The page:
Krishna Mandir which is one of the grandeur of the square was built in 1637 by the king Siddhinarsingh Malla. The entire temple is constructed from the stone.

Golden Temple which is the unique Buddhist Monastery was founded in the 12th century which is a large rectangular building has three roofs and a copper gilded facade with the images of Buddha and Avalokitesvara where there are Buddha images and illustrations on the walls.

The square has been unrestrainedly adorned by the Bhimsen Temple, Manga Hiti, Vishwanath Temple, Jagannarayan Temple, Golden Temple and numerous. Take the pleasure of discovering this Patan Durbar Square which has been entitled in the World Heritage Site.

Pashupatinath:

Not only is Pashupatinath the most important Hindu temple in Nepal, its one of the most important Shiva temples on the subcontinent and draws numerous devotees from all over India each year. Pashupati is considered to have a special concern for the kingdom of Nepal.

Pashupatinath, an ancient plinth, by the banks of the holy Bagmati River, stands the 16th century of Pashupatinath – Shiva, as Lord of all Creatures.

The old buildings on the site were destroyed by Moslem invaders in the 14th century, its stone linga smashed to dust, but it rose again behind their retreating backs. Succeeding monarchs reinstated the temple and the images.

The flowing Bagmati is a holy river and the ghats (crematorium) at its bank are the earnest Hindus truest cremation center.

Bouddhanath:

Bouddhanath is among the largest stupas in South Asia, and it has become the focal point of TibetanBouddhanath Buddhism in Nepal.

The white mound looms thirty-six meters overhead. The stupa is located on the ancient trade route to Tibet, and Tibetan merchants rested and offered prayers here for many centuries. When refugees entered Nepal from Tibet in the 1950s, many of them decided to live around Bouddhanath.

They established many gompas, and the “Little Tibet” of Nepal was born. This “Little Tibet” is still the best place in the Valley to observe Tibetan lifestyle. Monks walk about in maroon robes.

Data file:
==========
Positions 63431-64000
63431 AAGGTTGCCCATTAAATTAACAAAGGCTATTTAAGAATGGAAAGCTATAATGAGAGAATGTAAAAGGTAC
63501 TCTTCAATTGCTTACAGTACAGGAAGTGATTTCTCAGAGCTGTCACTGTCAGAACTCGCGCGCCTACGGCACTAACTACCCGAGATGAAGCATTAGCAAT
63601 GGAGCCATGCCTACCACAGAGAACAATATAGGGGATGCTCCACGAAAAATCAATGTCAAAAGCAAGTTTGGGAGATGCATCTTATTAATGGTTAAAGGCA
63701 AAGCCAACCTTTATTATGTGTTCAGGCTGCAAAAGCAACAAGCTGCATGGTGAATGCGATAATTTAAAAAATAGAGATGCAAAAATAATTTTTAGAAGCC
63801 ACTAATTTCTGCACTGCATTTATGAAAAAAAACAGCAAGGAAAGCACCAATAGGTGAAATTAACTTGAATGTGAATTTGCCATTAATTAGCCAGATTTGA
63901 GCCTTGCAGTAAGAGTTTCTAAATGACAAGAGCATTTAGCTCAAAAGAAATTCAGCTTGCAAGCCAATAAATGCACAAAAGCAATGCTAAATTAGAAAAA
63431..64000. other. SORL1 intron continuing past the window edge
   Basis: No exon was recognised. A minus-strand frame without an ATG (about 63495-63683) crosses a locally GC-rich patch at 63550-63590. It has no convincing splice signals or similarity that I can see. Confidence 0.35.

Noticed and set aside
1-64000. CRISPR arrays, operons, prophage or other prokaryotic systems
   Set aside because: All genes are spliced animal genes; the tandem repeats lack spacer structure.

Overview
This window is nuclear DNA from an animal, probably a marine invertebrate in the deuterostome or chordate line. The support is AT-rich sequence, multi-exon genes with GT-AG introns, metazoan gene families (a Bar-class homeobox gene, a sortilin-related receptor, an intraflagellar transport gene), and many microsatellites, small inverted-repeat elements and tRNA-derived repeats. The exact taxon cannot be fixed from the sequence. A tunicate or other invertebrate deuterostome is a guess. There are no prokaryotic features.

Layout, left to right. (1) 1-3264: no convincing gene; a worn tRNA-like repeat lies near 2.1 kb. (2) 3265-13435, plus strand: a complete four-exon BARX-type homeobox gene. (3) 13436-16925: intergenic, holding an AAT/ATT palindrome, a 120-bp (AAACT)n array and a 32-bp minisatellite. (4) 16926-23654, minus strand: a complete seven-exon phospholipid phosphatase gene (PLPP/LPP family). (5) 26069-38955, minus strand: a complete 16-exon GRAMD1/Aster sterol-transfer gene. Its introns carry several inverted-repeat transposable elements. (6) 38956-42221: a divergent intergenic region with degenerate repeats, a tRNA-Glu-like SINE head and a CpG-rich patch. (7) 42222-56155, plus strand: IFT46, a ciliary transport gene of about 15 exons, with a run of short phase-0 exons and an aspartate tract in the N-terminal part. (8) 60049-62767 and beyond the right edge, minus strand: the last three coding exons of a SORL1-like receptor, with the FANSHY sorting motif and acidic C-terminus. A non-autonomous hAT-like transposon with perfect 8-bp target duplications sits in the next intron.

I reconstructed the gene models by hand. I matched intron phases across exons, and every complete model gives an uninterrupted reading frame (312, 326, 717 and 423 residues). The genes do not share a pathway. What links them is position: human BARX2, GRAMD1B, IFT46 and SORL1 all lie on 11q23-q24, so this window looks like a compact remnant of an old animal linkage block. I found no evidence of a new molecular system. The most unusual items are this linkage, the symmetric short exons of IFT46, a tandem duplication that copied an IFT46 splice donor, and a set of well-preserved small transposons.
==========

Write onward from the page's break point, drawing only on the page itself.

Tibetans walk with prayer wheels in their hands, and the rituals of prostration are presented to the Buddha as worshippers circumambulate the stupa on their hands and knees, bowing down to their lord.

Bhaktapur City:

Bhaktapur Durbar Square is a conglomeration of pagoda and shikhara style temples grouped around a fifty-five window palace of brick and wood.

The square is one of the most charming architectural showpieces of the Valley as it highlights the ancient arts of Nepal.

The golden effigies of kings perched on the top of stone monoliths, the guardian deities looking out from their sanctuaries, the wood carvings in every place-struts, lintels, uprights, tympanums, gateways and windows, all seem to form a well orchestrated symphony. The main items of interest in the Durbar Square are:

The Golden Gate:

The Golden Gate is said to be the most beautiful and richly moulded specimen of its kind in the entire world. The door is surmounted by a figure of the goddess Kali and Garuda (the mythical man bird) and attended by two heavenly nymphs.

It is also embellished with mythical creatures of marvellous intricacy, In the words of Percy Brown, an eminent English art critic and historian, the Golden Gate is the most lovely piece of art in the whole Kingdom: It is placed like a jewel, flashing innumerable facets in the handsome setting of its surroundings.

The gate was erected by King Ranjit Malla and is the entrance of the main courtyard of the Palace of Fifty five Windows.

The Palace of Fifty five Windows:

The Palace of Fifty five Windows is magnificent palace was built during the reign of King Yakshya Malla in A.D. 1427 and was subsequently remodelled by King Bhupatindra Malla in the seventeenth century.

Among the brick walls with their gracious setting and sculptural design, is a balcony with Fifty five Windows, considered to be a unique masterpiece of woodcarving.